Test: What kind of friend are you?

1 Your friends come to see you when they need… A A shoulder to cry on. B Honest, no-holds barred advice. C A raucous good time. D A long overdue catch-up. 2 It’s your best friend’s birthday, what do you decide to do for her? A Host a dinner for the girls and bake her favourite cake. B Take her shopping and treat her to something she loves. C Arrange a boozy night out for the gang. D Promise you’ll book a spa weekend for the two of you… but never actually get around to doing it. 3 Some girls are being nasty about a friend of yours on a night out, how do you react to the situation? A Take them to one side and ask them why they would say such a thing.

Test: What kind of friend are you? Photo Gallery

B Tell them you won’t tolerate anyone talking behind your friend’s back. C ‘Accidentally’ spill your drink on them when you pass the table. D Nothing – because you only hear about it the next day when it’s too late. 4 Your married friend tells you she’s been sexting a guy from work, do you… A Tell her you’re worried about and needs to stop it straight away. C Laugh – and ask her to show you all the saucy messages.

D Ask her to remind you where she works. 5 Your friend gets a promotion and an engagement ring in one week, how do you feel? A Absolutely thrilled and proud of her, of course. She deserves it. B Jealous as hell. C Pleased for her, but scared you’ll lose your right-hand gal to a life of drudgery. D Worried about how much celebrating all these events will cost you. 6 The qualities you value most in a friend are…

A Love and loyalty. B Honesty and a sense of humour. C A zest for life, partying, and a high tolerance for alcohol. D Patience and unconditional support You’re naturally maternal and always want the best for your friends. They know that they can come to you at any hour of the day or night for some tender loving care and they’re lucky to have you. But beware that they don’t become too reliant on you, or that you start be dedicating to other areas of your life.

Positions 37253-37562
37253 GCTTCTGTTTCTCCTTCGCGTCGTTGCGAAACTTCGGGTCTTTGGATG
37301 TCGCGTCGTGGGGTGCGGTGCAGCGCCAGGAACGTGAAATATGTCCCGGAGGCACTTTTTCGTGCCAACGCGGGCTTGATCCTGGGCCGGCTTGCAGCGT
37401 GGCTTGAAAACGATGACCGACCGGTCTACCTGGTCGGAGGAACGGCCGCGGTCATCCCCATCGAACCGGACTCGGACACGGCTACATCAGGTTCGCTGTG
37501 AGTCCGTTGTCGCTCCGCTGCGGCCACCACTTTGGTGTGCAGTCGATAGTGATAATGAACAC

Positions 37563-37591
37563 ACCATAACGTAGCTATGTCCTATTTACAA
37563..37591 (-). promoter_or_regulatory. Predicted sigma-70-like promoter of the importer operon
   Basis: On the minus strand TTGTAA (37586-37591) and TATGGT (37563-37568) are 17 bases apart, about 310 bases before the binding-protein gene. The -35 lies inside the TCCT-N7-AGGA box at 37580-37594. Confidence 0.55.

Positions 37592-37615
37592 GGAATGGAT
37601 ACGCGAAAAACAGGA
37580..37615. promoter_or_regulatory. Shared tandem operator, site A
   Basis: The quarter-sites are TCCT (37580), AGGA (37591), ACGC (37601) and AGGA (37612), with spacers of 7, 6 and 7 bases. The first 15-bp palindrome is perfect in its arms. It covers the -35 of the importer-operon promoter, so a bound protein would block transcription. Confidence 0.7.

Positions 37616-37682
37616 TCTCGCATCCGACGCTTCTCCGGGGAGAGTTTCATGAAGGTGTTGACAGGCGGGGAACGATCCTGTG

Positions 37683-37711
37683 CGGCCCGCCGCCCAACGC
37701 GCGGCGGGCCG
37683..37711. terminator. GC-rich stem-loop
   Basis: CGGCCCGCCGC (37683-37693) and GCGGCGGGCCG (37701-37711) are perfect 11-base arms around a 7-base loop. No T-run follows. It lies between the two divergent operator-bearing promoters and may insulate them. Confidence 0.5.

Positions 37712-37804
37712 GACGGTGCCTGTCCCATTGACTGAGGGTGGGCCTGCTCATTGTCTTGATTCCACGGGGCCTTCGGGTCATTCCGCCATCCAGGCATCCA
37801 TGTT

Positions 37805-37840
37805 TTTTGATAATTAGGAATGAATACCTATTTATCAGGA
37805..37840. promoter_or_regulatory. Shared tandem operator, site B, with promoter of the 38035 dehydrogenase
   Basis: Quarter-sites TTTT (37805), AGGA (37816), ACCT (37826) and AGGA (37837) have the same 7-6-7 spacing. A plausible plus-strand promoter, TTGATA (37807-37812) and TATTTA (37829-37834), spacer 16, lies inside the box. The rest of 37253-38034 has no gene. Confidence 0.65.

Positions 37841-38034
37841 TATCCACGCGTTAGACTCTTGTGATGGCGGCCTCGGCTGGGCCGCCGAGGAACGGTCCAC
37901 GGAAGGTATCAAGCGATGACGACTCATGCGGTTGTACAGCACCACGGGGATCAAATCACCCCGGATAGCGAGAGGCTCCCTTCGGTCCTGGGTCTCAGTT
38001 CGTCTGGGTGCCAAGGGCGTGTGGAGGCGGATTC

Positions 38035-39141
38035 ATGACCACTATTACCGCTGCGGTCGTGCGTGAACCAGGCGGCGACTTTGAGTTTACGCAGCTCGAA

If you have children, do you really have the time to mother your friends as well? And is it fair on your other half to spend so many evenings talking down your friend from her latest drama? Try to establish some boundaries and not spread yourself too thinly. It’s not your job to look after your friends 24/7. And who is looking after you? Friendships should be a two-way street and always taking on other people’s problems, while not voicing your own, could start to weigh you down and stress you out.


We know it’s hard to juggle family life, career and your relationship, never mind factoring in time for a social life, but you are flaky with a capital F. You’re lucky you have such understanding friends, but they’re not going to hang around forever if you never make the time for them. Missing out on bonding time with your buddies won’t be doing your well-being any favours, either. Our female friendships often even outlast marriages – they give you the opportunity to vent, to laugh, to let go. So do yourself a favour and take another look at your diary – is there really no window to meet for a coffee or an evening out? Put off the washing and the grocery shop to another day, leave the kids with their dad, and have a bit of girl time. We promise you will be glad you did.


If a fun night out is what your friends need, you’re the first person they call. You’re always up for a party and an evening with you is guaranteed to lighten their life. But try to spend time together in sober daylight hours, too, when you can have a meaningful conversation that you’ll remember the next day. It’s easy to slip into the ‘good time girl’ role when you’re the youngest of the group, still single, or don’t have kids, but try to show an interest in your friends’ lives even when they’re very different to yours. And remind them it works both ways – they shouldn’t be dismissive of your dating dramas just because they don’t remember what it was like to be there themselves.


When your besties need some tough love, you’re their go-to girl. You’re loyal and straight-talking when they ask advice. They always know where they stand with you, which is good, but be careful not to overstep the mark and risk hurting their feelings. Honesty is not ALWAYS the best policy, especially when it comes to other people’s relationships. They may want to rage about their partner one day, but when they make up, they’ll still remember your harsh words. Sometimes all friends really need is someone to simply listen.

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